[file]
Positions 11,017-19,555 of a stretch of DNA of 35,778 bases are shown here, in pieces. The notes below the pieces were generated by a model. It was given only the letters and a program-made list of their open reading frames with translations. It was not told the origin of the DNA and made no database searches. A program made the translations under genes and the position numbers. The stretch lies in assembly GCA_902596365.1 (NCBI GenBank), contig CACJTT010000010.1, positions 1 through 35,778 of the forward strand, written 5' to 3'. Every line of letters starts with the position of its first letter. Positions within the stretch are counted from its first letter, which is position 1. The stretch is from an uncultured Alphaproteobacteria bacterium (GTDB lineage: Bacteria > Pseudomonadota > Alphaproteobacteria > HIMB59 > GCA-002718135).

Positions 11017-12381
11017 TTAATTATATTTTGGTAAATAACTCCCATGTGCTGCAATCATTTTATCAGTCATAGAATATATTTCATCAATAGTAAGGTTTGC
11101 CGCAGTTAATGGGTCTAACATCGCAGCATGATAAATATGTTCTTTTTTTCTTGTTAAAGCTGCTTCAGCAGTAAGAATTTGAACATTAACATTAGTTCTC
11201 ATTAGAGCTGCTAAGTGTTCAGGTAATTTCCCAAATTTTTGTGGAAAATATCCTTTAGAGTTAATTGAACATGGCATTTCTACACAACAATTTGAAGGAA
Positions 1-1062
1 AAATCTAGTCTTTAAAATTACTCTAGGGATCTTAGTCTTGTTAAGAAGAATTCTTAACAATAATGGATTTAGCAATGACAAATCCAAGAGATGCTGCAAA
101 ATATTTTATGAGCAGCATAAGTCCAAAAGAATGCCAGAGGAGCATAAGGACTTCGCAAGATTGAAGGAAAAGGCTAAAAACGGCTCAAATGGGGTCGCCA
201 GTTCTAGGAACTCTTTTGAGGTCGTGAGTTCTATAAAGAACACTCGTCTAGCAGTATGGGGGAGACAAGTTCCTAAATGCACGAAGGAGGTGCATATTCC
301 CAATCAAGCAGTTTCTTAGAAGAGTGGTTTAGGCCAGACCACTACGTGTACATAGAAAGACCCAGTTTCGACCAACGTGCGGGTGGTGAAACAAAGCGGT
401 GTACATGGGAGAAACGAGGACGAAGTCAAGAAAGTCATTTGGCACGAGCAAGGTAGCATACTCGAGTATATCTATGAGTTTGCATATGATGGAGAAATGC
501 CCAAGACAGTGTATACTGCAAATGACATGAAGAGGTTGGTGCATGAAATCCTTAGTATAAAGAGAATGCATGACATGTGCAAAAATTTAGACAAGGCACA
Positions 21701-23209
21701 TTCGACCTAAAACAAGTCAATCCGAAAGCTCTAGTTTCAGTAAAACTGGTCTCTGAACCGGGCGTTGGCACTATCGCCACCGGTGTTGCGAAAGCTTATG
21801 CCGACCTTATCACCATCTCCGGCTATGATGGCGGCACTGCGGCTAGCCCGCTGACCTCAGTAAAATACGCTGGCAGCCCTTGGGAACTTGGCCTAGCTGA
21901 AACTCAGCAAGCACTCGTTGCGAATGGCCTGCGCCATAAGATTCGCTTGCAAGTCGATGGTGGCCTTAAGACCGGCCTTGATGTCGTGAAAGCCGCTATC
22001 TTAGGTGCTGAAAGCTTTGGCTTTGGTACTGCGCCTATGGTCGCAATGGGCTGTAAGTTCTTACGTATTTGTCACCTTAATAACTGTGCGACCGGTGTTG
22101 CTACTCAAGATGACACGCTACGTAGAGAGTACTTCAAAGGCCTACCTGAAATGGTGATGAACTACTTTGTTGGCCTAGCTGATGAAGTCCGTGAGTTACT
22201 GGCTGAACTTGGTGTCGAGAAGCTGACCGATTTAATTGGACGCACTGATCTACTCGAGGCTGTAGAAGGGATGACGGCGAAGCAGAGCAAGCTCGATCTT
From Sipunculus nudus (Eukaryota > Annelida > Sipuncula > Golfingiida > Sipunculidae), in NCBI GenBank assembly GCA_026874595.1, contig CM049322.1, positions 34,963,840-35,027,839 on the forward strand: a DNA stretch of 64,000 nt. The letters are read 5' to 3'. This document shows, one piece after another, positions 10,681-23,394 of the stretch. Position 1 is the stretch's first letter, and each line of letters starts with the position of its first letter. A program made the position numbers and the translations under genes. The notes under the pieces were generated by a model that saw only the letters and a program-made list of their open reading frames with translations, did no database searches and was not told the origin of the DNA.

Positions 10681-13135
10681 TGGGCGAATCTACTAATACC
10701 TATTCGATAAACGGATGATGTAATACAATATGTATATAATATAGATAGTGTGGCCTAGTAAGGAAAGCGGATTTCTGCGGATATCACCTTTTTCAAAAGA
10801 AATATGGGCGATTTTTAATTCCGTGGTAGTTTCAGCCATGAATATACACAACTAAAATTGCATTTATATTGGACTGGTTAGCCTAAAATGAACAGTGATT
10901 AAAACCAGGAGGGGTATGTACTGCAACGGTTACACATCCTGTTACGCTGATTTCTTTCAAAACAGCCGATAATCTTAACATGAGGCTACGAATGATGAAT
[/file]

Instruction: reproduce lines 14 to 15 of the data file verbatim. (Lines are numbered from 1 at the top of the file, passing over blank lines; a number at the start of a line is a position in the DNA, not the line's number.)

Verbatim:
21701 TTCGACCTAAAACAAGTCAATCCGAAAGCTCTAGTTTCAGTAAAACTGGTCTCTGAACCGGGCGTTGGCACTATCGCCACCGGTGTTGCGAAAGCTTATG
21801 CCGACCTTATCACCATCTCCGGCTATGATGGCGGCACTGCGGCTAGCCCGCTGACCTCAGTAAAATACGCTGGCAGCCCTTGGGAACTTGGCCTAGCTGA